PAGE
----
slider at the bottom of the gearbox screen.  Moving the
          slider toward Wide results in faster top-end speed, but
          at the sacrifice of acceleration; moving the slider
          toward Sport results in great acceleration, but a lower
          top-end speed.  However, DO NOT position the slider at
          full-Wide, as the engine may not be able to rev enough
          to climb into the higher gear(s) and stay there; this
          condition, however, can be remedied to some extent by
          lowering downforce as much as possible.  A general rule
          for gear customization is for the rev limiter to take
          effect (the car's speed suddenly drops from maximum by
          5-10MPH/KPH) just at the very end of the longest
          straightaway of a given circuit.
       Ride Height: While downforce controls airflow over a car,
          ride height handles airflow underneath a car by varying
          the distance between the racing surface and the car's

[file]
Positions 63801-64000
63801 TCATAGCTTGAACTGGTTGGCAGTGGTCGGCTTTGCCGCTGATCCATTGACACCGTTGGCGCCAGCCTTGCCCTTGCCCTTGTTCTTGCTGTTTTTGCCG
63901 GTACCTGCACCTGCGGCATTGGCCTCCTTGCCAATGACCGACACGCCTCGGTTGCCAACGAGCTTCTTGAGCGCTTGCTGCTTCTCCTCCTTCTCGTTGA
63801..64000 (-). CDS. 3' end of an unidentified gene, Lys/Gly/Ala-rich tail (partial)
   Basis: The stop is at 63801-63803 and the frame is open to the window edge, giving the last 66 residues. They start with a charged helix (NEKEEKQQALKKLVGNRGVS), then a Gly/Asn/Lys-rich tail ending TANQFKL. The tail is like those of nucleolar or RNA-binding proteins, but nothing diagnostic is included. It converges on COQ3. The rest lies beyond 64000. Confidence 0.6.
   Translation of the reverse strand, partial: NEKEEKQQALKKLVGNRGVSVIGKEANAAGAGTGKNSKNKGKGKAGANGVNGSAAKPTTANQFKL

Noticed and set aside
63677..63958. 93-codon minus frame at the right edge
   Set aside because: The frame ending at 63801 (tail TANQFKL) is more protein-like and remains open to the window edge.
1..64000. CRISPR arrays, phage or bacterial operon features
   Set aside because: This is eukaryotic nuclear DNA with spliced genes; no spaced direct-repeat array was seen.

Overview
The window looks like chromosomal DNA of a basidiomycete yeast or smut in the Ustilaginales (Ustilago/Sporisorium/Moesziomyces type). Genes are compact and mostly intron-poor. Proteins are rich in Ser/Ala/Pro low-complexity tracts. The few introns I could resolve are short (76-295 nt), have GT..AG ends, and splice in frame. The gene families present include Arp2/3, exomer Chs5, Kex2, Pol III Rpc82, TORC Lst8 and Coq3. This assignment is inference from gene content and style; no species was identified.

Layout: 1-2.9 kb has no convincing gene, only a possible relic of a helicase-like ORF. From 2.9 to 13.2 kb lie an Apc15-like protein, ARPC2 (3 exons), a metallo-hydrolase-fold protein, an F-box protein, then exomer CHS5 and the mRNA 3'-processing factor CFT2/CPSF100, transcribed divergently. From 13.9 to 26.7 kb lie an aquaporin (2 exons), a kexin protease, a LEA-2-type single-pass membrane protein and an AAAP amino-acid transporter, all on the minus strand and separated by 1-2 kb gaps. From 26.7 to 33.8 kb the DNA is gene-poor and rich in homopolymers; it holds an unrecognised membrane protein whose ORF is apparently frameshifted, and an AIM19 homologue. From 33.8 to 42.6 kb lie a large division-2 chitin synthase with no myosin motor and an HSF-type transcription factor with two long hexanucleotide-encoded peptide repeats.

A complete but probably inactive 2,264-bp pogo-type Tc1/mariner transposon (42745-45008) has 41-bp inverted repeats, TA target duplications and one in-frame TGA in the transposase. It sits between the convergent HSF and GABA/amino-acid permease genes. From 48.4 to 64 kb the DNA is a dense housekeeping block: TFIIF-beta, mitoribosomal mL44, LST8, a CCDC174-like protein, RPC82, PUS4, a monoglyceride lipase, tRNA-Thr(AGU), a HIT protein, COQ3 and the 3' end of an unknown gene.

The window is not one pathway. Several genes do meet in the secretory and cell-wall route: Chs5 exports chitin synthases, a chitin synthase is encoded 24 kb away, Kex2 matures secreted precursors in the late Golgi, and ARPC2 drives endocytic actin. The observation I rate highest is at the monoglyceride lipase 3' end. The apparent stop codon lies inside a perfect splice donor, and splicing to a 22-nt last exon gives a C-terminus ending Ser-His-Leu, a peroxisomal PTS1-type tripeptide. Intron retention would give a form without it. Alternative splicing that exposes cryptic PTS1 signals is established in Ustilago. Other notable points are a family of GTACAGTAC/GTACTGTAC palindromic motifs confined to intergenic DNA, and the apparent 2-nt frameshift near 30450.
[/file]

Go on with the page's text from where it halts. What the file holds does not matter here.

undertray.  Raising ride height allows for more air to
          pass beneath the car, thus slowing the car due to
          aerodynamic friction, and assisting with cornering.
          Lowering ride height reduces the amount of air passing
          underneath the car, thereby reducing aerodynamic
          friction and assisting in attaining faster speeds.
       Stabilizers: As the name suggests, stabilizers are meant
          to keep the vehicle from spinning or flipping.  By
          raising the value of the stabilizers, spins and flips
          are more difficult to perform, but cornering becomes
          more difficult; reducing the value of the stabilizers
          makes cornering much easier, but also increases the
          likelihood of spinning or flipping the vehicle.  (Note
          that it is theoretically impossible to flip a car in
          Gran Turismo 3.)  Stabilizers are available for most
          cars at both the front and the rear; playing with the
          stabilizers can induce or correct oversteer and
    Tires are officially a part.  Race cars come with Medium
    Tires as standard equipment; rally cars come with both Dirt
    Tires and Medium Tires as standard equipment; all other cars
    use Normal Tires as standard equipment.  In the beginning of
    the game, upgrading from Normal Tires to Sports Tires
    provides better grip, but Sports Tires are still far inferior
    to the racing compounds.  The racing compounds vary in
    durability and the amount of grip they provide, with Super-
    slick Tires providing maximum durability and minimum grip,